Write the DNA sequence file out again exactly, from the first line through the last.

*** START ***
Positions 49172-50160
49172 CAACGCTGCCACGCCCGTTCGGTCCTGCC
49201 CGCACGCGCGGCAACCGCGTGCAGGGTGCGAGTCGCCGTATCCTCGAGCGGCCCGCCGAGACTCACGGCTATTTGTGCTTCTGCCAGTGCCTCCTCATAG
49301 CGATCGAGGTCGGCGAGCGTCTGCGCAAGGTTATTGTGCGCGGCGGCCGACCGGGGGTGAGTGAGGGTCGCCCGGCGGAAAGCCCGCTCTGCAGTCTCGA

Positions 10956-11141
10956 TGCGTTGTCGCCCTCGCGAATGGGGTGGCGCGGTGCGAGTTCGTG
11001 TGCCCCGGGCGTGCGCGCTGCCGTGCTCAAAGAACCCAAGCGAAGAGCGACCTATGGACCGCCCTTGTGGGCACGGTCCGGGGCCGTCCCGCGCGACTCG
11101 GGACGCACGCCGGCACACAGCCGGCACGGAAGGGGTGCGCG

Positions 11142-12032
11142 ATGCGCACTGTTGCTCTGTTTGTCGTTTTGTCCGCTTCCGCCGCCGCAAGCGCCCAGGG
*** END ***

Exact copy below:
Positions 49172-50160
49172 CAACGCTGCCACGCCCGTTCGGTCCTGCC
49201 CGCACGCGCGGCAACCGCGTGCAGGGTGCGAGTCGCCGTATCCTCGAGCGGCCCGCCGAGACTCACGGCTATTTGTGCTTCTGCCAGTGCCTCCTCATAG
49301 CGATCGAGGTCGGCGAGCGTCTGCGCAAGGTTATTGTGCGCGGCGGCCGACCGGGGGTGAGTGAGGGTCGCCCGGCGGAAAGCCCGCTCTGCAGTCTCGA

Positions 10956-11141
10956 TGCGTTGTCGCCCTCGCGAATGGGGTGGCGCGGTGCGAGTTCGTG
11001 TGCCCCGGGCGTGCGCGCTGCCGTGCTCAAAGAACCCAAGCGAAGAGCGACCTATGGACCGCCCTTGTGGGCACGGTCCGGGGCCGTCCCGCGCGACTCG
11101 GGACGCACGCCGGCACACAGCCGGCACGGAAGGGGTGCGCG

Positions 11142-12032
11142 ATGCGCACTGTTGCTCTGTTTGTCGTTTTGTCCGCTTCCGCCGCCGCAAGCGCCCAGGG